Gallery

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Sutton Courtenay, OxfordshireSutton Courtenay, Oxfordshire

Time Team Series 17: Bridge Over The River Tees (Piercebridge, County Durham)

Broadcast 2 May 2010 | Report available

Roman Piercebridge lies about 200m west of Dere Street (the major Roman road from York to the Antonine Wall) in County Durham. At its heart are the remains of at least three bridges crossing the River Tees. The remains of a civilian settlement (vicus) here date back to the later 1st century AD, and the site became the focus of major military activity from the 180s, although the surviving fort defences date no earlier than the mid 3rd century. Time Team hoped to investigate the bridges, and to trace the remains of a possible early fort at Piercebridge.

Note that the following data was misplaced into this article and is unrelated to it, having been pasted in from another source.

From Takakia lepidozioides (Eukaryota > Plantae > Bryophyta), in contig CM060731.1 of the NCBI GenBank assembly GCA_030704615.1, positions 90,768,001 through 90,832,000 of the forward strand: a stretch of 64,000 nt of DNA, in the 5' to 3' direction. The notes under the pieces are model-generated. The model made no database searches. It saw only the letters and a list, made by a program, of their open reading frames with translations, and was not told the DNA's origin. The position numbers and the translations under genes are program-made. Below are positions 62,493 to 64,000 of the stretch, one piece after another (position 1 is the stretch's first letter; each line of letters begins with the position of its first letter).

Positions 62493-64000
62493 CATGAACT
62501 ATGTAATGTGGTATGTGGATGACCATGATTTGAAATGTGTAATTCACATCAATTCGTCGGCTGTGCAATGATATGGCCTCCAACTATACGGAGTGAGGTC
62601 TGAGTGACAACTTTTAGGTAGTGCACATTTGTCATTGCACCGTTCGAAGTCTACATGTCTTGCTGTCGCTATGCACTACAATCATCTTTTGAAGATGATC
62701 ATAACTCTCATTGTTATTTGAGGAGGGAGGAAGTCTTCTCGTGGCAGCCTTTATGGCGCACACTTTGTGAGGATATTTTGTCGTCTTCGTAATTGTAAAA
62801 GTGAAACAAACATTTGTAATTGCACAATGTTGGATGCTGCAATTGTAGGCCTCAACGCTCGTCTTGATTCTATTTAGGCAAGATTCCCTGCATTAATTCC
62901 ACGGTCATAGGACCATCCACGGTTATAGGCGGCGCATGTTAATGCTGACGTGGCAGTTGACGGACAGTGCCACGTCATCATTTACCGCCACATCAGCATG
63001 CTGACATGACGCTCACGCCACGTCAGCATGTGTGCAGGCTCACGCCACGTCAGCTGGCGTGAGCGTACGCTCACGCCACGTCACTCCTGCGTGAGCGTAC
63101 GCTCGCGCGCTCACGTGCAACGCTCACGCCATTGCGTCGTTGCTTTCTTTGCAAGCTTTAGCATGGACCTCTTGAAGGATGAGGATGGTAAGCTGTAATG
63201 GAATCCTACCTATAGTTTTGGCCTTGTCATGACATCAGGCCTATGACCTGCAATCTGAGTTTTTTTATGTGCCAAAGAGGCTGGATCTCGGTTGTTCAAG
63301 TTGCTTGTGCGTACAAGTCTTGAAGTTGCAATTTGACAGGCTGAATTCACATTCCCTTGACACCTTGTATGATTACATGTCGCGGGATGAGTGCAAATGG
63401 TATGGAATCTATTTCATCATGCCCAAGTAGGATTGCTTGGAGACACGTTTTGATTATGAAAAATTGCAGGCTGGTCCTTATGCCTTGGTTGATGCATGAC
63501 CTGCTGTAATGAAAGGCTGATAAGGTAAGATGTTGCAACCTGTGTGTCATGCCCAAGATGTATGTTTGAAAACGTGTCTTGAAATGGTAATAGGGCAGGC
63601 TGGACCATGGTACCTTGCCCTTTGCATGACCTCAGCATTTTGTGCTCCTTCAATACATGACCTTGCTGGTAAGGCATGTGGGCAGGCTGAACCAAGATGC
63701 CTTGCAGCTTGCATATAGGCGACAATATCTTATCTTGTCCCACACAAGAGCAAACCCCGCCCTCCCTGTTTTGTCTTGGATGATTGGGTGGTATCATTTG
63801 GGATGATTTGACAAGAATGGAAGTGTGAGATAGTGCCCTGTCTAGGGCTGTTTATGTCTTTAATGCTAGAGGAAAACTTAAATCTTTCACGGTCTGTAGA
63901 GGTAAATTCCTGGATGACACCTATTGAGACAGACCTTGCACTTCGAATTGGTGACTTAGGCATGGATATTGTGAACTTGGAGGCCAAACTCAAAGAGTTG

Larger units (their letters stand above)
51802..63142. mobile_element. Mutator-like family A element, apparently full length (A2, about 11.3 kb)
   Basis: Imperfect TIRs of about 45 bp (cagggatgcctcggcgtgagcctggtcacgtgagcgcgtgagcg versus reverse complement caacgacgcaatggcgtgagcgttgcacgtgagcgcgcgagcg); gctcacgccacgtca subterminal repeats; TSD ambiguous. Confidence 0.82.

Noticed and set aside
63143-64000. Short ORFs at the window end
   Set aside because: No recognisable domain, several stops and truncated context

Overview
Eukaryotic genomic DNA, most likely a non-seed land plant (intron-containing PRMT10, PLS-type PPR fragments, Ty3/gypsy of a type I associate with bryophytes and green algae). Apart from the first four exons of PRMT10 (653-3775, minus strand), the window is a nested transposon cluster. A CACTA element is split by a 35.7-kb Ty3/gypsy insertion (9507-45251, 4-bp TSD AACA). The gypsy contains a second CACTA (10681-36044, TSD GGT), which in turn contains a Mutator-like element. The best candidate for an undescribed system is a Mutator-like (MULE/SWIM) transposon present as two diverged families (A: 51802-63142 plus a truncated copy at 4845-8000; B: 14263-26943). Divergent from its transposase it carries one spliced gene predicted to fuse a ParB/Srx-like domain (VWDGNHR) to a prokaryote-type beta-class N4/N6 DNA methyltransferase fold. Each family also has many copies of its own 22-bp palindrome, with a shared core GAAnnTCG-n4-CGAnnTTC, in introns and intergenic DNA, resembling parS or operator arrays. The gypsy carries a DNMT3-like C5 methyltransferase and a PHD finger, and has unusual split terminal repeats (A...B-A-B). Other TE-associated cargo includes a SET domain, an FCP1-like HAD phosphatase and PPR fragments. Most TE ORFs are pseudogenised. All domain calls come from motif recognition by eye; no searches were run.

The early fort remained elusive. The trenches located a previously unknown area of activity to the north-west of the 3rd century fort, dating to the 2nd century AD. This could have been part of the civilian settlement, although a large area of cobbling suggests a more official or military structure.

To the east of the fort and the present village further remains were found. These included a grave, suggesting that there may have been a cemetery in this area; a cist burial was discovered just to the south-west in 1933. Underwater exploration found a number of timbers to the west of the course of the Roman stone bridge, and a radiocarbon date in the 1st century AD was obtained for an additional line of timber piles to the west of this.

To the south of the River Tees the geophysical survey found the exact route of the earlier alignment of Dere Street, although no further dating evidence was obtained.

Gallery

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Piercebridge, County DurhamPiercebridge, County DurhamPiercebridge, County DurhamPiercebridge, County DurhamPiercebridge, County Durham

Time Team Series 17: Corridors of Power (Westminster)

Broadcast 18 April 2010